Abstract [en]

Introduction VLX600 is a novel iron chelator designed to interfere with intracellular iron metabolism, leading to inhibition of mitochondrial respiration and bioenergetic catastrophe and resultant tumor cell death. Methods We conducted a multicenter, phase 1, dose escalation study to determine the safety and adverse event profile and the maximum tolerated dose and recommended phase 2 dose of VLX600. Other endpoints included pharmacokinetics, and preliminary evidence of anti-cancer efficacy as assessed according to RECIST 1.1 criteria. VLX600 was administered intravenously on days 1, 8, and 15 of each 28-day treatment cycle. Results Nineteen patients were enrolled, and seventeen received at least one dose of VLX600. Dose increments were reduced to 50% after dose level 3 (40mg) due to the occurrence of a grade 3 pulmonary embolism. The study was then closed early due to slow recruitment. No maximum tolerated dose (MTD) nor RP2D had been identified at the time of study closure. Overall, the drug was well tolerated and no DLTs were observed. Fourteen patients experienced drug-related adverse events of any grade. The most frequently reported drug-related AEs were fatigue, nausea, constipation, vomiting, increased alkaline phosphatase, anemia, and decreased appetite. No formal efficacy or survival analyses were performed. No objective responses were observed, though six patients (32%) had stable disease as best response. Conclusion VLX600 was reasonably well tolerated and, together with preclinical data, there is support for further efforts to explore its activity as single agent and in combination with drugs or radiation.

Place, publisher, year, edition, pages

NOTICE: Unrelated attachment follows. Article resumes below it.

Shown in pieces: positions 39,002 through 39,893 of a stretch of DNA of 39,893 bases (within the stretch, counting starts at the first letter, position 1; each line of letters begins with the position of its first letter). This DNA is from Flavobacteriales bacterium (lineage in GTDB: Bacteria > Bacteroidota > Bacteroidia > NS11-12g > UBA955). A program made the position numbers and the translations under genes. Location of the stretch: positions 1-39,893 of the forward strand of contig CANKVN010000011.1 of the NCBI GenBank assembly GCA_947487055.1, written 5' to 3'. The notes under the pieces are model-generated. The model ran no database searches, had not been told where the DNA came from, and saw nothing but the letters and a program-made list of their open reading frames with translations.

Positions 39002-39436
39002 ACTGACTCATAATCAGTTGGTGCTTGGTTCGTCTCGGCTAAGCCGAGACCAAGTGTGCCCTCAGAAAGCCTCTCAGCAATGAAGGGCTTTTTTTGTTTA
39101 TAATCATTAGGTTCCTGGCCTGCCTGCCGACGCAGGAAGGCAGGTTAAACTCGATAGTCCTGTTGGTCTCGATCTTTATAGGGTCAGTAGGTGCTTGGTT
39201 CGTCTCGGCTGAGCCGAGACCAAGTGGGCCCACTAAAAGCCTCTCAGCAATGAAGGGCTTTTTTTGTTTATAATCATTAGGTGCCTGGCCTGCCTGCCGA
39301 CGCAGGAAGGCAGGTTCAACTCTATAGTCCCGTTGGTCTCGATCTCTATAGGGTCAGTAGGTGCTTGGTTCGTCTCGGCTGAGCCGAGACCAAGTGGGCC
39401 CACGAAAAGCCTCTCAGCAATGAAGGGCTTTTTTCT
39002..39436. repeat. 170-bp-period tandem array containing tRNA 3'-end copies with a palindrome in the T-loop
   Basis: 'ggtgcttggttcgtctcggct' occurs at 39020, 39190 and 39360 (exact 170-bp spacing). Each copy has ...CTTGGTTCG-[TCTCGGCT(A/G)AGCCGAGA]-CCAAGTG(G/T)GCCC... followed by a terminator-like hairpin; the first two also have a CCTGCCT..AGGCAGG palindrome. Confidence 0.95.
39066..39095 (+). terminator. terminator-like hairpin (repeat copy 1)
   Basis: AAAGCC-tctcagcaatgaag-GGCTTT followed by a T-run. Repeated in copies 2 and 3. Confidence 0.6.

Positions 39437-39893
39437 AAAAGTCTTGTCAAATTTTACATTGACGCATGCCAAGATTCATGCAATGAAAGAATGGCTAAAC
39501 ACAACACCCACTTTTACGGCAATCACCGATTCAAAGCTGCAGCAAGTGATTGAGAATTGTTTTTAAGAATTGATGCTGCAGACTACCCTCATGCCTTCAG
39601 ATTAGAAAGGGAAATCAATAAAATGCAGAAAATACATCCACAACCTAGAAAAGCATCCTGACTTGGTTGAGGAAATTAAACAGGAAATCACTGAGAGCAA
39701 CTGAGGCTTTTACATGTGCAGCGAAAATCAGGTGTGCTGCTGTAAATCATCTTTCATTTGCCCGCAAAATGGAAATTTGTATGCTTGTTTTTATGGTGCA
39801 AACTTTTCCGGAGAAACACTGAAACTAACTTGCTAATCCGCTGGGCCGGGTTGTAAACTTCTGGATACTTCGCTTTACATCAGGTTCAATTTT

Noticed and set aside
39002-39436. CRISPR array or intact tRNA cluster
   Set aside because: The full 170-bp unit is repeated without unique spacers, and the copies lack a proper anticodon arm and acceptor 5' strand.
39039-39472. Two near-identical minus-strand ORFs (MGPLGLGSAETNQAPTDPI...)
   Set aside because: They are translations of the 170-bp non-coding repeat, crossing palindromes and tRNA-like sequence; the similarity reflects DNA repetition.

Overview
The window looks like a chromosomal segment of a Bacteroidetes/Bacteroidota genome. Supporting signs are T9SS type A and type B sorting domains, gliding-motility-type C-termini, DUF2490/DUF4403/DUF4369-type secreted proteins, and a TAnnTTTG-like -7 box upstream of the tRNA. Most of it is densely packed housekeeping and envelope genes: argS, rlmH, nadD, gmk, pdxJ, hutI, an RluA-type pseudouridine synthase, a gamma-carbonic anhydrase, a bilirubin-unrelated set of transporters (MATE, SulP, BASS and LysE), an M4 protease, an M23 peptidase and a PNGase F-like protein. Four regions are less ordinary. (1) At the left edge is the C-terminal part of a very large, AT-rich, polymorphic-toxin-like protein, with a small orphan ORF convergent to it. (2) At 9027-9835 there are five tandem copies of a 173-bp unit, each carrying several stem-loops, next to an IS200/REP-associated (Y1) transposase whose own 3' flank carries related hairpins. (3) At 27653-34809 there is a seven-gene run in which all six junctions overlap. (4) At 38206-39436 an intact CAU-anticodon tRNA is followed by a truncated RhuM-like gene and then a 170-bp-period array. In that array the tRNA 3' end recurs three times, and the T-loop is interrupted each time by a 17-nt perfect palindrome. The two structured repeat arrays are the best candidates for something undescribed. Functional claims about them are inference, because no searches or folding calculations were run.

SPRINGER, 2019
Keywords
Clinical trial, Phase 1, Iron chelating agents, VLX600
National Category
Cancer and Oncology
Identifiers
urn:nbn:se:uu:diva-390390 (URN)10.1007/s10637-018-0703-9 (DOI)000475627500010 ()30460505 (PubMedID)
Available from: 2019-08-09 Created: 2019-08-09 Last updated: 2019-08-09Bibliographically approved
Glimelius, B. & Nygren, P. (2019). Lessons learned from the maturation of a cancer drug: oxaliplatin in colorectal cancer. Acta Oncologica, 58(4), 395-397
Open this publication in new window or tab >>Lessons learned from the maturation of a cancer drug: oxaliplatin in colorectal cancer
2019 (English)In: Acta Oncologica, ISSN 0284-186X, E-ISSN 1651-226X, Vol. 58, no 4, p. 395-397Article in journal, Editorial material (Refereed) Published
Place, publisher, year, edition, pages
TAYLOR & FRANCIS LTD, 2019
National Category
Cancer and Oncology
Identifiers
urn:nbn:se:uu:diva-382767 (URN)10.1080/0284186X.2019.1584405 (DOI)000463726300001 ()30882261 (PubMedID)
Available from: 2019-05-03 Created: 2019-05-03 Last updated: 2019-05-03Bibliographically approved